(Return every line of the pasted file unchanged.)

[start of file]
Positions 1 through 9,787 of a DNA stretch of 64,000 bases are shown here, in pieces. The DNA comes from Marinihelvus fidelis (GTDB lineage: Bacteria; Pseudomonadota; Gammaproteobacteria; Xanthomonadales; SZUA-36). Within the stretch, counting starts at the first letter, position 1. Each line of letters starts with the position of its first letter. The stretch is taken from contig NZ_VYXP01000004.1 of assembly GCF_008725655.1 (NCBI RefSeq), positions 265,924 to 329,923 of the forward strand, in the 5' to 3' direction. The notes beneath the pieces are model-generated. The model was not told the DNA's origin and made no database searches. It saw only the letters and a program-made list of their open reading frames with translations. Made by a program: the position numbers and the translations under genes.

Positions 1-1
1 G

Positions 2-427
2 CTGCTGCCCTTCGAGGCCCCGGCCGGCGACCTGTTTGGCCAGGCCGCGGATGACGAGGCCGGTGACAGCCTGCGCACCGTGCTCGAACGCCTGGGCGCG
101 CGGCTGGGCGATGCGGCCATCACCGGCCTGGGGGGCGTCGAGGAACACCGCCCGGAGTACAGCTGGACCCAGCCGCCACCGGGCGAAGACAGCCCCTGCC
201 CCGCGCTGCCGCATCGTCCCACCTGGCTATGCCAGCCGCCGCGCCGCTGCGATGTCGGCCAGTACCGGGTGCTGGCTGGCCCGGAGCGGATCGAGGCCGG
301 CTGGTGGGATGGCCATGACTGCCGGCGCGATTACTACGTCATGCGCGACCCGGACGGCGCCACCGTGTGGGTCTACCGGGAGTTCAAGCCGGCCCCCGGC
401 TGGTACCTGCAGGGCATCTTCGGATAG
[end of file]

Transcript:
Positions 1 through 9,787 of a DNA stretch of 64,000 bases are shown here, in pieces. The DNA comes from Marinihelvus fidelis (GTDB lineage: Bacteria; Pseudomonadota; Gammaproteobacteria; Xanthomonadales; SZUA-36). Within the stretch, counting starts at the first letter, position 1. Each line of letters starts with the position of its first letter. The stretch is taken from contig NZ_VYXP01000004.1 of assembly GCF_008725655.1 (NCBI RefSeq), positions 265,924 to 329,923 of the forward strand, in the 5' to 3' direction. The notes beneath the pieces are model-generated. The model was not told the DNA's origin and made no database searches. It saw only the letters and a program-made list of their open reading frames with translations. Made by a program: the position numbers and the translations under genes.

Positions 1-1
1 G

Positions 2-427
2 CTGCTGCCCTTCGAGGCCCCGGCCGGCGACCTGTTTGGCCAGGCCGCGGATGACGAGGCCGGTGACAGCCTGCGCACCGTGCTCGAACGCCTGGGCGCG
101 CGGCTGGGCGATGCGGCCATCACCGGCCTGGGGGGCGTCGAGGAACACCGCCCGGAGTACAGCTGGACCCAGCCGCCACCGGGCGAAGACAGCCCCTGCC
201 CCGCGCTGCCGCATCGTCCCACCTGGCTATGCCAGCCGCCGCGCCGCTGCGATGTCGGCCAGTACCGGGTGCTGGCTGGCCCGGAGCGGATCGAGGCCGG
301 CTGGTGGGATGGCCATGACTGCCGGCGCGATTACTACGTCATGCGCGACCCGGACGGCGCCACCGTGTGGGTCTACCGGGAGTTCAAGCCGGCCCCCGGC
401 TGGTACCTGCAGGGCATCTTCGGATAG